Donations came in various ways, either sending the money directly to the fund's bank account or giving directly to him.

Donations are things that people give to other people, or organisations such as charities.

"When Joe Edwards saw the kids living in the aging and unstable building, he said he wanted to do something to help them when he returned home," said Pham Van Huong, an English teacher at the association.

Aging means growing old.

If a building is unstable, it could easily fall apart.

When he started, the Australian public supported him and NGO's like "Agent-Orange Justice of Australia" helped him to reach more and more people.

NGOs are non-governmental organisations. They often do work that governments should do but are unable to for various reasons. .

"Walk the Line is one of the great stories which delivers our message around the world. In Europe, many people and organisations know about the initiative," Eichhorn added.

An initiative, in this case, is an idea that has been turned into action.

Edwards used to be shy, but with his motivation to help the kids, he would talk to everyone about their story. He said he had learned to be more outgoing because of the walk.

Your motivation is your reason for doing something that keeps you doing it.

To be outgoing means to be friendly and to believe in yourself.

"Joe has extraordinary courage. Many people might think of a similar idea, but not many can realize it. I really admire him and what he has done."

To realize something means to cause it to happen.

For Edwards, there are only two ways to be in this world: either be a part of the problem, or be a part of the solution, he chose to help.

A solution is an answer to a problem.

The Aussie youth had to learn to overcome problems, "No matter how hard the walking got, I would still not have it harder than the blind kids in Hai Duong.

Aussie is a casual word used to describe an Australian. It is not offensive to Australians; they usually enjoy being called Aussies.

That's what kept me going, mentally and physically," he said.

Mentally means to do with the mind; physically means to do with the body.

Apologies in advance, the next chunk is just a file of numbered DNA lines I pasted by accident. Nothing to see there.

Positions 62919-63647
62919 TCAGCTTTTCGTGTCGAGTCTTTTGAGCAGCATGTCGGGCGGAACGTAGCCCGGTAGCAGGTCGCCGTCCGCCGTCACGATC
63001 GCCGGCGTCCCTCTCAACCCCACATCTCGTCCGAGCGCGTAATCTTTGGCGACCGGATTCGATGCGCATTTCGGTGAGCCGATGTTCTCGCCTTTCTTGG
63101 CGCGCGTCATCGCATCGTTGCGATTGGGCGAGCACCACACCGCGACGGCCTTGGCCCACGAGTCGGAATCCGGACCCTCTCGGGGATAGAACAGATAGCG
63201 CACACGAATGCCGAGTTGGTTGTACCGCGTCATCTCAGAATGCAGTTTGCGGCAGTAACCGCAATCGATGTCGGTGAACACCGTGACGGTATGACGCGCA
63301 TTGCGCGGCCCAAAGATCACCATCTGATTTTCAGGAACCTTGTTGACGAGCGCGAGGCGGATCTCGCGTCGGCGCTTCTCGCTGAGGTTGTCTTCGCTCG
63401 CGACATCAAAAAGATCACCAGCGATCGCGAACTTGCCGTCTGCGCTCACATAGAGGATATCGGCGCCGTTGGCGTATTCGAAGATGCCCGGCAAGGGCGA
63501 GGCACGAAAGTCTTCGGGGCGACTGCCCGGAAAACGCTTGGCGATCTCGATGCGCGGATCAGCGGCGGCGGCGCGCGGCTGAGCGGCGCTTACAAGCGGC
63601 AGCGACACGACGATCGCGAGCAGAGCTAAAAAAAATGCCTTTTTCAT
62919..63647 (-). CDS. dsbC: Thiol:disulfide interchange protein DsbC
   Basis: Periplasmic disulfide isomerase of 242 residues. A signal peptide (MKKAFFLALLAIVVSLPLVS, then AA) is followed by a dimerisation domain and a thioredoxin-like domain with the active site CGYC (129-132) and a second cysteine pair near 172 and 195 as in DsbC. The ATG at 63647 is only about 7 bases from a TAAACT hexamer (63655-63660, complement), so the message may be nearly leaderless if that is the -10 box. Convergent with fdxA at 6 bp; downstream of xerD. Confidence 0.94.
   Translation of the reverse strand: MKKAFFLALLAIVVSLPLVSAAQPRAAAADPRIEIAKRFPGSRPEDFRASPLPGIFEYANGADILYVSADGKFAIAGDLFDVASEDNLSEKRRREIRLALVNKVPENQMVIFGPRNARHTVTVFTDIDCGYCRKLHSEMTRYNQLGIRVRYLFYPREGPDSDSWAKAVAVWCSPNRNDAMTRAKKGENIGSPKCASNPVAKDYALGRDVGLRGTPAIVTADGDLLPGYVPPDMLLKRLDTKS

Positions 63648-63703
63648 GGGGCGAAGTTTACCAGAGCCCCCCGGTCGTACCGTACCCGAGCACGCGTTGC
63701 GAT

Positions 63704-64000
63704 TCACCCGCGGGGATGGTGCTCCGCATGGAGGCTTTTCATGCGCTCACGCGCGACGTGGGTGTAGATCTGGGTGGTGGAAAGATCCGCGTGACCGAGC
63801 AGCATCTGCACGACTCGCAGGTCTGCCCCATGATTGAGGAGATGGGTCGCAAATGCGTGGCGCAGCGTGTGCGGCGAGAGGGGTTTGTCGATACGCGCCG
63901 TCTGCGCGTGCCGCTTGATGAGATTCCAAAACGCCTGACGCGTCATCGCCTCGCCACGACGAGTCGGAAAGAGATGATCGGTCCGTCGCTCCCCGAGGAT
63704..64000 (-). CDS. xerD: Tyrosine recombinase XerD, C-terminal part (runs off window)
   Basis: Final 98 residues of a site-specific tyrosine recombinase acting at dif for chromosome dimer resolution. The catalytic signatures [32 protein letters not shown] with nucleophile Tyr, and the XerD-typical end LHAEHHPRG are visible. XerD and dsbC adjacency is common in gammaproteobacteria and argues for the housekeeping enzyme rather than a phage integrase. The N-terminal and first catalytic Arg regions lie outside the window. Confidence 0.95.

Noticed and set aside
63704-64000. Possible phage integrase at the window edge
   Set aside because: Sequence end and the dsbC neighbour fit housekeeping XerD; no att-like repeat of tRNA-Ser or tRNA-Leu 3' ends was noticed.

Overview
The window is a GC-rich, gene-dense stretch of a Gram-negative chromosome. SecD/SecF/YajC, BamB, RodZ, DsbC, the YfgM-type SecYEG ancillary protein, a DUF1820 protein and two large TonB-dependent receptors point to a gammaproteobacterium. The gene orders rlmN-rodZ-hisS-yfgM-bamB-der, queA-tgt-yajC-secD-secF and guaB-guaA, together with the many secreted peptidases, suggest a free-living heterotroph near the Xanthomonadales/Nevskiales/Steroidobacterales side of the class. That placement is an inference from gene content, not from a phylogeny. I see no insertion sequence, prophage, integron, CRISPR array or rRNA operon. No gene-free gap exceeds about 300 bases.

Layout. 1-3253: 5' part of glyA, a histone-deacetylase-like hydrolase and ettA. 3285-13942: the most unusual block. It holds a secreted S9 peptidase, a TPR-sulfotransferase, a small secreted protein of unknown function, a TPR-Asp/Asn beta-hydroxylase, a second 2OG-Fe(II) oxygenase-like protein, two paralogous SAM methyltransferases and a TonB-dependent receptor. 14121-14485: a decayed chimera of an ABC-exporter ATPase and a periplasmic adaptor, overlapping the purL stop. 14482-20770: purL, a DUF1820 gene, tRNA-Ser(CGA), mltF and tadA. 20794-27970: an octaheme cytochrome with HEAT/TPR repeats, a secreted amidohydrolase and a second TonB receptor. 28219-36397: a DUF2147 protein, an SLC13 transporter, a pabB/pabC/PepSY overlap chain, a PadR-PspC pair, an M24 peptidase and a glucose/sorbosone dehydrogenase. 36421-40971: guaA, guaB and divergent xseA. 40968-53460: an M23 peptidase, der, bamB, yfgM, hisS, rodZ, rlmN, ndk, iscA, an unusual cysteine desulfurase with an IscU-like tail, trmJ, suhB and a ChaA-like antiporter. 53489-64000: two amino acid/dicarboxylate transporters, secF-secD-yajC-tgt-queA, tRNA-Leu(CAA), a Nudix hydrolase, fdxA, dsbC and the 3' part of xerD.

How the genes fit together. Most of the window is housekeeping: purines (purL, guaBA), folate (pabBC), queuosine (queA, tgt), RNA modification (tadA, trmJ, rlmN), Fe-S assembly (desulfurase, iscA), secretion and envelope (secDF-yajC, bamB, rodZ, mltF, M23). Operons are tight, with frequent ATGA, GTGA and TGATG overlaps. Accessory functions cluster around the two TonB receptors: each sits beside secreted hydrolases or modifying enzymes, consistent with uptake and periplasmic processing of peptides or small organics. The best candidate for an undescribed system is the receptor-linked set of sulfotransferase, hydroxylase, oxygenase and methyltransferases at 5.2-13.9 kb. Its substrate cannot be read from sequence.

Embarking on the journey, he did really face challenges, solitude and feeling like the finish line was an eternity away.

Challenges are difficulties.

Solitude means loneliness.

Eternity means forever and ever ...

There were also close calls with trucks, snakes, injuries and dehydration.

Dehydration happens when your body becomes short of water.

In addition, he had to travel through various terrains including deserts that sometimes reached over 40oC in the day time or dropped to 16oC at night.

Various terrains means different types of countryside.

According to Eichhorn, who now is in charge of organising therapy and play groups, music lessons, fun and games and English courses for the kids, the association will build a new four floor building with a kitchen, dining room, bedrooms, and play and therapy areas next year.

Therapy is treatment used to help someone get better after suffering from having something wrong with them.

Moved by his golden heart, the kids presented Edwards a large-size picture on which they draw plenty of foot and finger prints, in the hope that many other people will follow in his foot steps.

People who have hearts of gold are very kind.

To follow in someone's footsteps means to one day do what that person did in the past.

WORKSHEET

State whether the following sentences are true, or false.

1.      Many children in Viet Nam have been affected by a chemical called Agent Orange, even though they were not even born when it was sprayed during the war.

2.      Joe Edwards began his journey in Melbourne and ended it in Cairns.

3.      There are snakes in the bush in Australia.

4.      Nobody in Australia knew about Agent Orange before Joe Edward's walk.

5.      Pham Van Huong's job is to teach a certain European language.

 

ANSWERS:

© Duncan Guy/Learn the News/ Viet Nam News 2016









































 1. True; 2. False; 3. True; 4. False; 5. True.